Voting Rights Act: 45 years later
As the Georgia gets ready to vote for runoff elections on Tuesday, an important milestone in voting rights was commemorated Friday in Albany.
About a dozen people gathered outside the Government Center to talk about what they call "one of the most important pieces of legislation in U.S. history."
The Albany-Dougherty NAACP organized today's meeting. They say the Voting Rights Act of 1965 is still relevant today.
"45-years ago President Lyndon Johnson signed the Voting Rights Act of 1965," said Albany-Dougherty NAACP president William Wright. "Young people who are 18 years of age or older who are allowed to vote, they can only vote because the 1965 Voting Rights Act made that possible."
That law forced states to remove restrictions, like literacy tests and poll taxes on eligible voters.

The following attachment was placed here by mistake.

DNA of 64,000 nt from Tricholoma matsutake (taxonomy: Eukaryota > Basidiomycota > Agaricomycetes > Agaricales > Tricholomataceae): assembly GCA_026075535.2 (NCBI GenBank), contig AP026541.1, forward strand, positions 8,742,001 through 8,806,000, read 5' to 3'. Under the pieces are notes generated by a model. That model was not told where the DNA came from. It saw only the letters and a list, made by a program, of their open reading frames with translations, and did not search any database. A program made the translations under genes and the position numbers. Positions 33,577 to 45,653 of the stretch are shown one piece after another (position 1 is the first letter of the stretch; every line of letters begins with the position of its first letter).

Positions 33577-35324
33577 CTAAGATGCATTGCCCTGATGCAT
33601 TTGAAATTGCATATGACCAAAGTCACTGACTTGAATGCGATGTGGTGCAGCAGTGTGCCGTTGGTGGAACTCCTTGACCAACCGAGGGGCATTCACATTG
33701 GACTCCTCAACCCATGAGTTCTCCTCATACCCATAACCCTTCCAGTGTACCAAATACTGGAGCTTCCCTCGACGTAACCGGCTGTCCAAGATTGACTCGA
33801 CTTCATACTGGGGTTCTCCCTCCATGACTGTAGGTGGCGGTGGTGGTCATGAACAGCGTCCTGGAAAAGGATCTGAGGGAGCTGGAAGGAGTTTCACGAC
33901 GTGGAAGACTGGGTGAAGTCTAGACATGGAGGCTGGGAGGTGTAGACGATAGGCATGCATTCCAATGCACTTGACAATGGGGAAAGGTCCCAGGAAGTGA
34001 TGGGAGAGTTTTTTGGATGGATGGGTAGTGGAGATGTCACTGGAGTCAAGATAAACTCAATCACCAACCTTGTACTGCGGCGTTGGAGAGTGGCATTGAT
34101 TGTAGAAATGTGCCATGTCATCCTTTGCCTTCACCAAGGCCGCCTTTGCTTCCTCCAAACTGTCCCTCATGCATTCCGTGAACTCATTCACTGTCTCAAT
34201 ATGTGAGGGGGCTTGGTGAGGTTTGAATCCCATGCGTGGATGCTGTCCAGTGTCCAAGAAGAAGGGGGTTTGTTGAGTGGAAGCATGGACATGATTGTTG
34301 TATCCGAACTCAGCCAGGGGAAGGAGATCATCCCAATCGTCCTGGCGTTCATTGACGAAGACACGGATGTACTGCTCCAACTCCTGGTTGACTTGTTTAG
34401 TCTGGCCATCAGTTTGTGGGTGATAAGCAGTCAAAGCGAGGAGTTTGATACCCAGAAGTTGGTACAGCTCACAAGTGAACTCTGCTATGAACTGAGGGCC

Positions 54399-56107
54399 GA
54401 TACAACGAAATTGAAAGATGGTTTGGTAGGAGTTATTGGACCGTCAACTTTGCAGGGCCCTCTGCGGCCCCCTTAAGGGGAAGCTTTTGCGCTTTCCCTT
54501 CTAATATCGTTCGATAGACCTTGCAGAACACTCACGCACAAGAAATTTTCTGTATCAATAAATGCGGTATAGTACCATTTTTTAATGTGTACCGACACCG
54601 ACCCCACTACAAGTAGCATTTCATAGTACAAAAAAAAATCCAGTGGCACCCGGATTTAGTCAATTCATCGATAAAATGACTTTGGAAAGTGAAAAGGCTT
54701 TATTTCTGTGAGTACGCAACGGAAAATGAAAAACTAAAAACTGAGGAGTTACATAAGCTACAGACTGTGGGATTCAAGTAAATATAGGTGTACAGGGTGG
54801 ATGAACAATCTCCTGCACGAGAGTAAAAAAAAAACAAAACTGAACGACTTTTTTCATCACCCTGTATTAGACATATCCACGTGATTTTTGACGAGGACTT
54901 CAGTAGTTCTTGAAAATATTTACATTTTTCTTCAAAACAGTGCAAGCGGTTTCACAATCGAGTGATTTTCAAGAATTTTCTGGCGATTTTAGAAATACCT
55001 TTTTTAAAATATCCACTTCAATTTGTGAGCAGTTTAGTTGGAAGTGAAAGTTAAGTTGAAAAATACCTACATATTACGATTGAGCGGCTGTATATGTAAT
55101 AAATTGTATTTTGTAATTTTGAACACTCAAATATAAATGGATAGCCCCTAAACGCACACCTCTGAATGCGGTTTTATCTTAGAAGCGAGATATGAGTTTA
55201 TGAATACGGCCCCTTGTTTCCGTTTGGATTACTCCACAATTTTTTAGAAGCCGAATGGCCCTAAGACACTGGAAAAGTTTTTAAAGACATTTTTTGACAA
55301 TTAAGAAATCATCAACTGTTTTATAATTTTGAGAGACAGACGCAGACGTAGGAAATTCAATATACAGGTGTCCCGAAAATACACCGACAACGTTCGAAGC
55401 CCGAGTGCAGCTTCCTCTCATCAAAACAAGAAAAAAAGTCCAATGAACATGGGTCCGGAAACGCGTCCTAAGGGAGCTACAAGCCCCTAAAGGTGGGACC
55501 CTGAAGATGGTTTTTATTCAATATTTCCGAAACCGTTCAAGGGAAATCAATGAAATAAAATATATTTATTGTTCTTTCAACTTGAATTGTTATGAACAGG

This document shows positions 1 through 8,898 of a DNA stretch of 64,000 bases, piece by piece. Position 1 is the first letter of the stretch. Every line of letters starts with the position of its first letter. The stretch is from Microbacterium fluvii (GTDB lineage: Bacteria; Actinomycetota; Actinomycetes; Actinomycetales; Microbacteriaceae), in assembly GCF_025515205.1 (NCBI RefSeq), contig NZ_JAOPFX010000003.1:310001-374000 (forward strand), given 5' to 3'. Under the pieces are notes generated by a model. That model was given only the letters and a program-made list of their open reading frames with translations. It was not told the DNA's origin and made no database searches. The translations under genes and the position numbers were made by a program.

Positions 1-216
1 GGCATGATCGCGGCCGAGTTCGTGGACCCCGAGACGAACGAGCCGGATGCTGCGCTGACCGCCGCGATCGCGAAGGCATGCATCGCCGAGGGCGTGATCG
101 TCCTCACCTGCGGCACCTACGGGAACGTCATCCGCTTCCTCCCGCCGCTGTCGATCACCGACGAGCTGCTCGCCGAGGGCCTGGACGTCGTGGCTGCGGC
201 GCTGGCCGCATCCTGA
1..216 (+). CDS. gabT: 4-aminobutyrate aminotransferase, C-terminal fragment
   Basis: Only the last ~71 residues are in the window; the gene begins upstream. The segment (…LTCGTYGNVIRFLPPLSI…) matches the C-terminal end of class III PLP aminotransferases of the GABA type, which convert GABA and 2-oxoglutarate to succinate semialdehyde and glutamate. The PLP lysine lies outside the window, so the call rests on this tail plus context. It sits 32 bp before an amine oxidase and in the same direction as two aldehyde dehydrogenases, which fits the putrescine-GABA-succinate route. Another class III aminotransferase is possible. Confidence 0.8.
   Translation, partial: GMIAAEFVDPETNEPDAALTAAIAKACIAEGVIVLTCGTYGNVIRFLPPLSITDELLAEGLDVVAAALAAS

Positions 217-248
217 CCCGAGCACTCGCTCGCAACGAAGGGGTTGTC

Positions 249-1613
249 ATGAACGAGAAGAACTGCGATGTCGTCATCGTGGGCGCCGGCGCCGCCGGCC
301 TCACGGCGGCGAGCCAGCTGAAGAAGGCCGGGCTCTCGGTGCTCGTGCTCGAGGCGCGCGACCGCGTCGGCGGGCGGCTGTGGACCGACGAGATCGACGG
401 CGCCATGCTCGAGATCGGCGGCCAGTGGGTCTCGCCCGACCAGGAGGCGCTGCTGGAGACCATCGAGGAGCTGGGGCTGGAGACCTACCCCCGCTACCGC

"The Voting Rights act indeed helped gain civil rights not just for people of color but all Americans," said Wright.
Albany has a rich history in civil rights movement. Shiloh Baptist Church is known as ground zero in the Albany Movement and was often the place where activists would meet to organize their demonstrations.
Dr. Martin Luther King Jr. came to town to help organize and march only, to be arrested on more than one occasion.
And while 45 years may seem like a long time, there are still many people who remember those days of segregation very clearly.
"We had to go to black bathrooms. It was black on one side white on one side. Everything was different, white had theirs and we had ours," said Eunice Bankston.